Inflammatory Bowel Disease
Problem -- Crohn's Disease
The main difficulty divers would have is with a blockage or perforation and fistulas with air-trapping; this could lead to subsequent rupture due to the changes that take place in association with Boyle's law. Diving would be unwise during the active phase of the condition due to chronic diarrhea, abdominal pain, fever, anorexia and weight loss. Obstruction, fistulas and abscess formation are common complications of inflammation; intestinal bleeding, perforation, and small bowel cancer develop rarely.
No specific therapy is known. Anticholinergics and diphenoxylate 2.5 to 5 mg, loperamide 2 to 4 mg, deodorized opium tincture 0.5 to 0.75 mL (10 to 15 drops), or codeine 15 to 30 mg, given orally (ideally before meals) up to qid, may relieve cramps and diarrhea. These drugs can alter levels of consciousness and decrease decision making ability and are therefore adverse to diving.
to 1.5 gm/day has been shown to be beneficial in CD, especially in
colitis and has proved particularly useful for treating perianal
Neuropathy manifested chiefly by paresthesias is a common, potentially
serious side effect of long-term use and can cause confusion with the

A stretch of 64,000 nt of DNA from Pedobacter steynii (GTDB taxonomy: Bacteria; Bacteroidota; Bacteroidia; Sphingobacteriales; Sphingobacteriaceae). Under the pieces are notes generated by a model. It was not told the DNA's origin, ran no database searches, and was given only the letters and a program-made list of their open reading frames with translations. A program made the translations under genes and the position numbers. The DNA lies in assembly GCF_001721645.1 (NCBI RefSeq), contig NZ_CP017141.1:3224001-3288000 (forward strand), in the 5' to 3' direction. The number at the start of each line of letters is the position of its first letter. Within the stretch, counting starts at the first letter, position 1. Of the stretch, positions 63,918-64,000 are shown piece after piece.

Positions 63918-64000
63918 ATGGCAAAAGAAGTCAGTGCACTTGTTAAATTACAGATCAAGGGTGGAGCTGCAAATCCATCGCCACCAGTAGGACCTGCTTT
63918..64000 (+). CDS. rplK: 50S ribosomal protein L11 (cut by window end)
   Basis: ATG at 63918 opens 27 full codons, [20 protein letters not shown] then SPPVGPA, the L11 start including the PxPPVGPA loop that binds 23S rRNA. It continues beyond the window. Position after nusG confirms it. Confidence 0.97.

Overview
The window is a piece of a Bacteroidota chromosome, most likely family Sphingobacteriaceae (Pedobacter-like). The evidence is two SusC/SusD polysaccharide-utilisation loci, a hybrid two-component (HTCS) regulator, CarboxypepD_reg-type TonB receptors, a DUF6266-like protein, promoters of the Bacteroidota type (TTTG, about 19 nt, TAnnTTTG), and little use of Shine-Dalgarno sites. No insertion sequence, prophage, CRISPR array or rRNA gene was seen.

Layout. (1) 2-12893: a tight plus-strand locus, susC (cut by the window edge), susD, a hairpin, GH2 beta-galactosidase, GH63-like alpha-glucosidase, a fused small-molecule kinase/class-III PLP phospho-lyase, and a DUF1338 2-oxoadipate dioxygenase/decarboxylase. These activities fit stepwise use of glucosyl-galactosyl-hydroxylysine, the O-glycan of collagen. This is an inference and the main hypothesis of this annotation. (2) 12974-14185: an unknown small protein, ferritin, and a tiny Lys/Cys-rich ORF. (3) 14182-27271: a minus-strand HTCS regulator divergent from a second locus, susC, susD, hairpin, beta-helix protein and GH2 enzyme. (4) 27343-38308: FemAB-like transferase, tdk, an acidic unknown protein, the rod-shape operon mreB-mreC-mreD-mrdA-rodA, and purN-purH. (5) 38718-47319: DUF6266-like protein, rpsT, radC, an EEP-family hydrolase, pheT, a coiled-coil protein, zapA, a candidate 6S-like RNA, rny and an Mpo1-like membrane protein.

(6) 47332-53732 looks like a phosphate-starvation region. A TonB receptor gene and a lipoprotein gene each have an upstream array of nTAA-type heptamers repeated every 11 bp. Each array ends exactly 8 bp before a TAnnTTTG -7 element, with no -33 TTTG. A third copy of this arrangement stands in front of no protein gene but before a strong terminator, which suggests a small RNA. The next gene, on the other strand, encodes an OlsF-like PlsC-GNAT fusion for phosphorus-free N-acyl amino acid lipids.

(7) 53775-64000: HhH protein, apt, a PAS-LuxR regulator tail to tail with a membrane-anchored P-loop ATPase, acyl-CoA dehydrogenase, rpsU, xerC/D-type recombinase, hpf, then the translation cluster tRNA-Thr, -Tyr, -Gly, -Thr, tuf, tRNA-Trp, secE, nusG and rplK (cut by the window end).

neuropathic effects of a decompression accident.
is useful in the acute stages of CD. Aseptic hip necrosis
occur with long-term steroid administration and could be confused with
dysbaric osteonecrosis associated with diving.
are useful but the deadly combination of diminished immune
response and alien marine
must be taken into account with any decisions concerning diving with
patients on these drugs.
Crohn's patients are more prone to be taking
multiple drugs and
medicines, some of which have effects that are adverse to diving. These
should be listed and evaluated prior to allowing diving. See web page
Dive or not dive
Diving should be considered if the person is in good
physical condition, has quiescent disease, no
evidence of air-trapping and is off medications that are adverse to
Some consideration should be given to "need to dive" over riders; such as previously certified divers returning to diving, divemasters and instructors. Persons wanting to become certified should probably be discouraged from diving due to the long term course of Crohn's Disease.
The presence of an ileal pouch or continent ileostomy would prevent diving.
disease usually begins in the rectosigmoid area and may extend
eventually to involve the entire colon, or it may include most of
the large bowel at once. Crypt abscesses,
epithelial necrosis, and mucosal ulceration ultimately develop.
Systemic symptoms are mild or absent. If the process extends proximally,stools become looser and the patient may have 10 to 20 bowel movements/day, often with severe cramps and distressing urge to defecate, without respite at night. The stools may be watery and contain pus, blood, and mucus; they frequently consist almost entirely of blood and pus. Malaise, fever, anemia, anorexia, weight loss, leukocytosis, hypoalbuminemia, and elevated sedimentation rate may be present with extensive activecolitis. It should be apparent that diving would be contraindicated in the midst of an acute flare-up of this condition. In particular, it would not be good to be in a remote destination with this occurrence.